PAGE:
I have many "Aha" moments in the shower crying out for documentation.  I will also use this blog to document my new startup, "Going One to One", an online course for schools who need help doing three big shifts at once: purchasing computers for each student, promoting student-centered learning, and adopting Google Apps for Education.

- Bram Moreinis

Constructivism, Communities of Practice, and Arthur

One of my best friends, Arthur Joseph Kushner, was a poet / mystic / scholar / handyman  who died at 57.  His brilliant life and early (and lonely) death inspired me to create a website about his ideas (arthurjoseph.org) and publish a book of his poems.  Arthur's mind was always working at the connections between things, drawing meaning between local and global contexts. 

lodgealtar

A great and entertaining example is Once I Killed A Mouse, where Arthur describes a house cat who can't hunt his own mice as an "evolutionary cul-de-sac." and characterizes the mouse as God's servant, not only for spreading grain but (as the proto-rodent who ate the eggs of dinosaurs) populating the Earth.

What I want to write about here is Arthur's educational theory, which he pronounced as "Ropework" though it was based on the letters RHPE.  This acronym stood for "Representations of Human Participation in Environments", and addressed the necessary components of what he called "the educational transaction." I see his theory as the joining the frameworks of Lev Vygotsky's "Constructivism" and Etienne Wenger's and Jean Lave's "Communities of Practice". I feel that both of these theories are critical foundations for meaningful, student-centered learning, and was fascinated to discover both in Arthur's Ropework. 

Arthur required that educators connect (hence "rope") their presentations to what real people do in real places.  Communities of Practice, similarly, "are formed by people who engage in a process of collective learning in a shared domain of human endeavor." 

Wenger also pressed schools to situate learning in contexts that include community participation, identity formation, and invitation to relate to domains, with three domains of challenge:

  1. Internally: How to organize educational experiences that ground school learning in practice through participation in communities around subject matters?
  2. Externally: How to connect the experience of students to actual practice through peripheral forms of participation in broader communities beyond the walls of the school?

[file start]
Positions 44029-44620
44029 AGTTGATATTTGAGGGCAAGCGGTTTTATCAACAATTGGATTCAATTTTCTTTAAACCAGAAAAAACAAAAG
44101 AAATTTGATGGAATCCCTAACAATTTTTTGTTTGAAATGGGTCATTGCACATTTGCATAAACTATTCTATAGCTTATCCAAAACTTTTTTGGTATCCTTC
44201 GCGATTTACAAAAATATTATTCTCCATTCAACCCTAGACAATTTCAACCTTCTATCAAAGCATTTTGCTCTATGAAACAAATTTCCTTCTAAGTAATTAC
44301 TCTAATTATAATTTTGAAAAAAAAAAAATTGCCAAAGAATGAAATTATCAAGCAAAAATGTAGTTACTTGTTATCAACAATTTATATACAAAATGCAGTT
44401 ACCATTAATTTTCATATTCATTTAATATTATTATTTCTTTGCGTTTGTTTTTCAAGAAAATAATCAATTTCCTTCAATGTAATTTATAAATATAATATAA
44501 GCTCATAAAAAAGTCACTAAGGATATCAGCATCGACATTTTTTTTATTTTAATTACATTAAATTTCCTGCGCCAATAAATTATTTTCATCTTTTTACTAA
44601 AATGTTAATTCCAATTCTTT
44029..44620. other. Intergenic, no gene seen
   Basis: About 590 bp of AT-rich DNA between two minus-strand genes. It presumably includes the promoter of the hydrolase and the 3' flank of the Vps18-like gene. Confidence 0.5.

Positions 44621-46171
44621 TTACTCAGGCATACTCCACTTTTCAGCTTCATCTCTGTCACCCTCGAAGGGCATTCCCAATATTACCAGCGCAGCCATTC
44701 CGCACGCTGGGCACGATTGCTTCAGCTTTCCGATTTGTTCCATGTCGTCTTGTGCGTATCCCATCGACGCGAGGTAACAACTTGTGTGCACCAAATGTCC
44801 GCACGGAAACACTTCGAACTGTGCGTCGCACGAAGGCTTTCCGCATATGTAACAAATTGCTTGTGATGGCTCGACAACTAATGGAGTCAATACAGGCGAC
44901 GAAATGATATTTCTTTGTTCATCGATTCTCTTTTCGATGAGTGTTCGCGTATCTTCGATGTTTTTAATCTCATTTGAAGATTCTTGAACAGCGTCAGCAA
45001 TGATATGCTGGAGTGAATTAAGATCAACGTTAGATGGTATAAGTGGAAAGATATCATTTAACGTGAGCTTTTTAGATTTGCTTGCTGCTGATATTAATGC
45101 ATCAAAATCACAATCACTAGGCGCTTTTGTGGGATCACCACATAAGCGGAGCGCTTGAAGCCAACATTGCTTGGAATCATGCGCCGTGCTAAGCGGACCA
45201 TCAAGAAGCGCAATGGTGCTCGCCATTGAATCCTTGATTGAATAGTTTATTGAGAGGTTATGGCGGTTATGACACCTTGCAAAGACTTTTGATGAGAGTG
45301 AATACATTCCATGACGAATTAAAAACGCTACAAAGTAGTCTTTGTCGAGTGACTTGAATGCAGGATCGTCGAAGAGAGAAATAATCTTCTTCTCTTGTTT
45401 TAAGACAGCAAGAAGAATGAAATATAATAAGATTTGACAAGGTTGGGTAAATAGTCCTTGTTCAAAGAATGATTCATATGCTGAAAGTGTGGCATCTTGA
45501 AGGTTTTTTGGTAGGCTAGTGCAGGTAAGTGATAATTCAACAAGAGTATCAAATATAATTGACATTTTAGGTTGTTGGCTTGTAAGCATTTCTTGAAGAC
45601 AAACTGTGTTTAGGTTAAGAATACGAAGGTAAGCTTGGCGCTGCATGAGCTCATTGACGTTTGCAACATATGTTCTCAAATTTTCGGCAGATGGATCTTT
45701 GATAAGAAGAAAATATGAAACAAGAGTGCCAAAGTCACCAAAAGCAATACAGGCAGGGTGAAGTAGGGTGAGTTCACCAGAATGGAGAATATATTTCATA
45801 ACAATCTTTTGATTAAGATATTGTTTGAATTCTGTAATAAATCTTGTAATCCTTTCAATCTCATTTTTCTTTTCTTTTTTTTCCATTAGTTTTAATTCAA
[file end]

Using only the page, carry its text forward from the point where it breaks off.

3. Over the lifetime of students: How to serve the lifelong learning needs of students by organizing communities of practice focused on topics of continuing interest to students beyond the initial schooling period?

In justifying his RHPE requirement, Arthur made these declarations, which to me come straight out of "Thought and Language" by Vygotsky (whom Arthur had not read):

  1. All human learning influences the development of identity and depends upon the acquisition of modes of self representation.
  2. The language available to any participant is conditioned by the possibilities of particular environments.
  3. Language becomes a menu of potential participations reinforced by a particular environment.
  4. Environments are represented, and thus perceived, by sequentially reinforced participation.

Wegner similarly characterized Communities of Practice in constructivist terms,  as socially organized, intentional activity in an environment:

...a tribe learning to survive, a band of artists seeking new forms of expression, a group of engineers working on similar problems, a clique of pupils defining their identity in the school, a network of surgeons exploring novel techniques, a gathering of first-time managers helping each other cope.

She specifically invoked the the derivation of identity from participation in an environment:

Membership therefore implies a commitment to the domain, and therefore a shared competence that distinguishes members from other people.

Arthur developed RHPE in response to public schools which he saw as institutionally constrained to exclude identity and context from what is presented to students.  This "overly abstracted" curriculum was not only less meaningful as a result, but less personally accessible to the student.  

The current movement in public education and universities to "personalize learning" is often connected to the recently debunked idea of "Multiple Learning Styles,"  but for Wenger, Vygotsky, and Arthur, the real focus of personalization is to situate learning in the sphere of personal meaning, social context, and human activity. 

For more on these connections, view a wiki entry I discovered on "Situated Learning Theory" after writing this post, from which I borrowed the image below.